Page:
As if they knew we were coming, the gods of record high temperatures were in town to make matters worse. We knew it was going to be a rough time, as we drove around town that Friday afternoon, and witnessed the bank thermometer sign at the edge of town reading 114º, which we were certain was horribly miss-calibration – at least we hoped. In any case, even plus or minus 10 degrees, it was stinkin’ HOT. Morning dawned on Saturday the 23rd of July, and there we stood at Lake McMurtry Park, sweltering in the already 80º+ temps and humid haze. The gun went off at 7:00am sharp, and we were off!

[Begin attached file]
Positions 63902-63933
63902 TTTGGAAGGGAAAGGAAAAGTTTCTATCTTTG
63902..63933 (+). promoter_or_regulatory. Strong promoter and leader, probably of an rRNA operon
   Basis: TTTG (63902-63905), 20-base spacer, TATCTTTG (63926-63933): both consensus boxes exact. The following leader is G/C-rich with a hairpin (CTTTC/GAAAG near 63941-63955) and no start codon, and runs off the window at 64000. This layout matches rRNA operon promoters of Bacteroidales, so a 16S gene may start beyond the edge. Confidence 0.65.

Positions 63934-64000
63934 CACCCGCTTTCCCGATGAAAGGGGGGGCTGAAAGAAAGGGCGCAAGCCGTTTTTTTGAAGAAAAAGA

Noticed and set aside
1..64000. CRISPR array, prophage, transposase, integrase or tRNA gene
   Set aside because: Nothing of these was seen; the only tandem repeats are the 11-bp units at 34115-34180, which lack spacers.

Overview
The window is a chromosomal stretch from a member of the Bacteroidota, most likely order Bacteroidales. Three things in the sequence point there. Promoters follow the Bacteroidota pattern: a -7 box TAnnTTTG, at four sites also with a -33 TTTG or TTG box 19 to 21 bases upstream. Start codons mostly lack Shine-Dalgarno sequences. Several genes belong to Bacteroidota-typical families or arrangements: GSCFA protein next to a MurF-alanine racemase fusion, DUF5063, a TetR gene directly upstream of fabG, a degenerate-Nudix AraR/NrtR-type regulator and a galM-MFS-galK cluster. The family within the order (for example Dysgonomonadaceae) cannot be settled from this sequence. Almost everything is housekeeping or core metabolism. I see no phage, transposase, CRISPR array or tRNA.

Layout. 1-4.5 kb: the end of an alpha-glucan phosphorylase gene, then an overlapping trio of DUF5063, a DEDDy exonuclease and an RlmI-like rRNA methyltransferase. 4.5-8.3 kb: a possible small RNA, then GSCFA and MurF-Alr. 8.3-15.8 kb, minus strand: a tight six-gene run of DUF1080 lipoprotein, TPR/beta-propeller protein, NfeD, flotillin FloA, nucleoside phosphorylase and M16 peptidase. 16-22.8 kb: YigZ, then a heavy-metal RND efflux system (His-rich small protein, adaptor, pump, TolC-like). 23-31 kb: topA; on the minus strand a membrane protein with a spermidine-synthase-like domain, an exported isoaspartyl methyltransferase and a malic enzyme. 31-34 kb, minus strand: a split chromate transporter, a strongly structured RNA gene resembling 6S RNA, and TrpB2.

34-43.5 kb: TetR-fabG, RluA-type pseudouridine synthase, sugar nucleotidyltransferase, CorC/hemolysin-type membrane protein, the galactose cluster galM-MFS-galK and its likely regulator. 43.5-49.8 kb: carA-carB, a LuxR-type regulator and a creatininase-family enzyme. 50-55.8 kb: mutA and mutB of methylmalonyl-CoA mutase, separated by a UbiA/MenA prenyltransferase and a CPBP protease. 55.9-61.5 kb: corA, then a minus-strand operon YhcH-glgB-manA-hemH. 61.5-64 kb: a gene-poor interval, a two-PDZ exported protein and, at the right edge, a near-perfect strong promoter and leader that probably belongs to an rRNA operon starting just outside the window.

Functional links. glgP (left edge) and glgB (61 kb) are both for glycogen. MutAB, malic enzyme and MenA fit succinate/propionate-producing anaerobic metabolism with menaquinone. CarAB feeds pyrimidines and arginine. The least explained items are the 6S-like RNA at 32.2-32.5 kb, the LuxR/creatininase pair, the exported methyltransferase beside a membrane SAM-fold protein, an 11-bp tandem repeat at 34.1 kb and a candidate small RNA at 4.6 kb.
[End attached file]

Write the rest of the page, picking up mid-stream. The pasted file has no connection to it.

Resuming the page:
Trying to be smart about things, compared to last year, I stayed at an even pace for the first lap – a large paceline formed, and began to gain momentum as we exited the park for the monster descent at Airport Rd., for the southbound run out onto OK-51 highway. I let them go. I was going pretty well so far, pacing along at a pretty good clip – somewhere in the 20 MPH average range (still movin’, but comfortably, unlike the 24 MPH pace of last year’s first two laps) – the paceline was still in sight in front of me, about a mile up the road, and the nearest rider behind me was a good ways off. Perfect time to get into a rhythm and start hydrating. Unfortunately, as is usually the case with these rides and me, something was unfolding that would eventually bring about my undoing. Silly, silly me. One of the primary rules of ultra racing is to have a plan, but if that plan doesn’t work CHANGE IT. CHANGE IT FAST before it’s too late. I had read this before, and since, Tinbutt – and for some reason, I just forget about the important stuff --- this is part of the reason having a support crew that CAN remind you of these things is really, really important! Being a bit paranoid, and a touch of an OVER planner, I mixed up all of my drinks before hand in the hotel, and had my strategy down: two bottles would last two laps. I had one bottle of SE and HEED mixed, and one bottle of plain water for every two laps, which would have been about perfect if the temps had been in the 80 degree range. Since things were about 20 degrees hotter than that, I was sweating a LOT more – even more than normal, and even though I had started to increase my electrolyte intake to compensate, it was too late.